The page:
As the anyone-but-Israel crowd (I’m looking at you, Adam, Eddie, and John) heats up its demonization of the Dawlat Israil, some context is needed. Particularly, an understand of the levels of power. These are essentially the levels of anlaysis that were devised by Waltz in his book Man, the State, and War, and since elucidated elsewhere.
In general, a power on one level can meaningful effect those on lower levels, win or lose “fairly” against those on the same level, and very weakly influence the level above.
To understand the Israel-Hizbullah conflict, we must understand where the actors are:
Knowing this, most criticisms are blown away (they were already hot air).
The most important thing to remember about the Israel-Hezbollah War is this: Israel is a State, not the System, not an Alliance of major powers, but a state. Because most of the blogosphere’s criticism is directed against the Jewish State, I will spend this post on the implications of the Levels of Power on it. (Bloggers apparently have a more nuanced or sympathetic inclination toward Hezbollah).
Israel is not The System. She does not have the power to change rulesets in regions, and this means that she is unable to choose which rulesets she fights under. Israel cannot shrink the Gap to fight the war she wants, and cannot shrink the Gap to make problems go away.
The world-system provided over by the United States is composed of the Core and the Gap, The Core of the “developed world” and the Gap of the “developing world,” with finer grades running from the Old Core of North America, Europe, and Japan to the Non-Integrating Gap of the African and Islamic worlds. The system is pleasant for New Core states and unpleasant for Gap states. The greatest project of our time, which is sometimes called “Shrinking the Gap,” current means pulling up the Seam to the New Core and not letting it fall back to the Gap.
Intervention within the old Core is relatively easy (the Katrina “debacle” did not lead to a single loyalty militia or terrorist-group attack, though much smaller things routinely do so throughout the Gap). However, intervention in the Gap opens eyes to the sadness of that world. It doesn’t create the sadness — life was bad in Somalia before the Rangers walked Mogadishu, and life was bad in Rwanda before UN peacekeepers fired on refugees.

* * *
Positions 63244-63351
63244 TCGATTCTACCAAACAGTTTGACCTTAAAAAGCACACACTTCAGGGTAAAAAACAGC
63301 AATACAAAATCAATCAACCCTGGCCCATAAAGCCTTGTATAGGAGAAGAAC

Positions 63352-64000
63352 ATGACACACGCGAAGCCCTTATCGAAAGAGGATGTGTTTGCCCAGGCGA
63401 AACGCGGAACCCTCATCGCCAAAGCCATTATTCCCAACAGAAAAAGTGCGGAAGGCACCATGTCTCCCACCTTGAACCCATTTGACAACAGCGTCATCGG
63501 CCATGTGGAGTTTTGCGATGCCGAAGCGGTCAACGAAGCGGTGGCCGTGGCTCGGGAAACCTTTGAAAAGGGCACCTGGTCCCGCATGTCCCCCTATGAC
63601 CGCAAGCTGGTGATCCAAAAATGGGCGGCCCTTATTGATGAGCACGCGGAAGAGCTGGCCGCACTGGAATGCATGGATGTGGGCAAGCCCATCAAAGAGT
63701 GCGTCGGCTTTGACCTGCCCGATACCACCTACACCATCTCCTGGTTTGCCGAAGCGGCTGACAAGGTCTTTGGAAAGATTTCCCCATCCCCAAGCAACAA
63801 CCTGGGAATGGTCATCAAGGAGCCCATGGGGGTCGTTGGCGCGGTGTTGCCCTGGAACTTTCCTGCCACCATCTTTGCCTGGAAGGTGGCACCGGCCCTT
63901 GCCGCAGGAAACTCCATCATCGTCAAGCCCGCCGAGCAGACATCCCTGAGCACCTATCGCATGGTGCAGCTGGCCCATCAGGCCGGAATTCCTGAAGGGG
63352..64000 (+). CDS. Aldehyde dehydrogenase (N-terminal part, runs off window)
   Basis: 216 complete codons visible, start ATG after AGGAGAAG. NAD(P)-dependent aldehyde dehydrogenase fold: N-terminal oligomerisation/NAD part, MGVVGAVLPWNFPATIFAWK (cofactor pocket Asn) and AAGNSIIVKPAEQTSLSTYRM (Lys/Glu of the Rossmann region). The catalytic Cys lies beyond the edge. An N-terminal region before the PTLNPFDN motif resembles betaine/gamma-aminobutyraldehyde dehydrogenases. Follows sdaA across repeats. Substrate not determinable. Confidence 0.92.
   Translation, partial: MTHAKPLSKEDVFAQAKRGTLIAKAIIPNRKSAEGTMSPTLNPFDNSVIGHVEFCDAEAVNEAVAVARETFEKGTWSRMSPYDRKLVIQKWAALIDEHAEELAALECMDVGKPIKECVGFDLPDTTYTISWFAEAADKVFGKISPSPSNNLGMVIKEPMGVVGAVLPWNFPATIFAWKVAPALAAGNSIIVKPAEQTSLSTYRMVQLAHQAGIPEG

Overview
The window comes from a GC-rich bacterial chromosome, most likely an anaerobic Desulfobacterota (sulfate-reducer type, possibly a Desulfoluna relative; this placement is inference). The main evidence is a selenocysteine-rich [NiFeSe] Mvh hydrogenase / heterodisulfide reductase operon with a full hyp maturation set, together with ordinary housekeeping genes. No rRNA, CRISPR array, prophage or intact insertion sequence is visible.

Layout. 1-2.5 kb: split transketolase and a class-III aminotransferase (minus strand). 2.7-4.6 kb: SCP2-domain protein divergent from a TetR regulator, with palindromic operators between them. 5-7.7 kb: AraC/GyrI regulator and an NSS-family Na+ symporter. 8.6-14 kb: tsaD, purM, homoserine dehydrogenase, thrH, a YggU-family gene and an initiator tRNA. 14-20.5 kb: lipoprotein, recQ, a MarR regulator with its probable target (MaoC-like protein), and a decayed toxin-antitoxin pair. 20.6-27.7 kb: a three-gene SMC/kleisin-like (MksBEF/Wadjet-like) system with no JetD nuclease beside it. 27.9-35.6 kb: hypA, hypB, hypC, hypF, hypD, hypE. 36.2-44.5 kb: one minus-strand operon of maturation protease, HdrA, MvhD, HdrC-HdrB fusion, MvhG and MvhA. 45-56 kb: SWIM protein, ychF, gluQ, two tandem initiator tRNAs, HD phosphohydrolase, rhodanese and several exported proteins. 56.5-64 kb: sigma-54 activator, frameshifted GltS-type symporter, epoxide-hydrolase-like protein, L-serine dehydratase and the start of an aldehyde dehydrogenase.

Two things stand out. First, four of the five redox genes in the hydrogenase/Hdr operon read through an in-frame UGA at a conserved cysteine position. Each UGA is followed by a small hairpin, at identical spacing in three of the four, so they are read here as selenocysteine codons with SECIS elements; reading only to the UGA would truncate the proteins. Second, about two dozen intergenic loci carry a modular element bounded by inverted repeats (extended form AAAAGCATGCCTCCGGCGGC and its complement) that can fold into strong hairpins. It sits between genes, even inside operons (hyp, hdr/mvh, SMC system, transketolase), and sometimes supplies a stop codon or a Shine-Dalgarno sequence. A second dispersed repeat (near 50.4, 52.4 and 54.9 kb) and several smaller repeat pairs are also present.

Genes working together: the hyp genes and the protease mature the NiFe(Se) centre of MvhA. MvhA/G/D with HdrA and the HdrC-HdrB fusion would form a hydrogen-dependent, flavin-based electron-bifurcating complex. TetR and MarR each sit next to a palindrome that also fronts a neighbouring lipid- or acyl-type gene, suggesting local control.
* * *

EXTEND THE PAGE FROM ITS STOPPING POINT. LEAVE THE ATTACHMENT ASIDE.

Many of the attacks on the Democratic State come from a belief that Jews should spill blood and treasure to move Hizbollah’s territory up to the New Core. The absurdity and futility of a State spending its resources to change the Systemic nature of another is clear: it violates a simple understand of the levels of power, but functionally equivalent states are common in the anti-Israeli press. As Eddie of Life from the FDNF says
There is no honor in bad intelligence taking lives over and over again in a short period, no honor in killing children and blaming it on the other guy. You shouldn’t have bombed the shelter then. Send some troops, if you have the courage (which is increasingly in question among Israel’s political leadership), and take Hezbollah out.
This is in an atmosphere where Hizbullah hides among the human population. Must one then respond to Hizbullah’s use of human shields with surrender, as apparently any action that could lead Hizbullah to kill civilians?. That belief, which attempts to export New Core-level rules of hostage rescue to the Gap, is insane.
Changing local rulesets through force is extremely hard. The United States failed doing in so Vietnam, Lebanon, and Somalia, yet here bloggers advocate a State knowingly apply an inappropriate rule-set — New Core hostage rescue tactics — to an inappropriate theatre– the Gap.. The same level of moral sophistication would demand Core-level rulesets of triage for hospital-shacks in the Savannah, or Old Core-level minimum wages in the New Core, for that mater. The alternative, we are told, is lack of “courage.”
Attempting the impossible is not courageous. It is suicide. That’s why newspapers don’t talk about courageous attempts by teen-agers to live with lacerated wrists. They talk about suicides.
Pundits who demand that Israel apply inappropriate rulesets to a fight in the Gap do not understand resilience. Pundits who demand that a single state try to change System-level rulesets do not understand resilience. They desire an unresilient Israel, which applies inappropriate rulesets in an inappropriate theatre.
An Israel that used hostage-rescue techniques in Lebanon would be fighting the wrong war in the wrong place at the wrong time. But Prime Minister Ehud Olmert, his government, and his Israeli Defense Forces are wiser than that. They are wisely applying the right rulesets in the right fight. That’s why they are winning.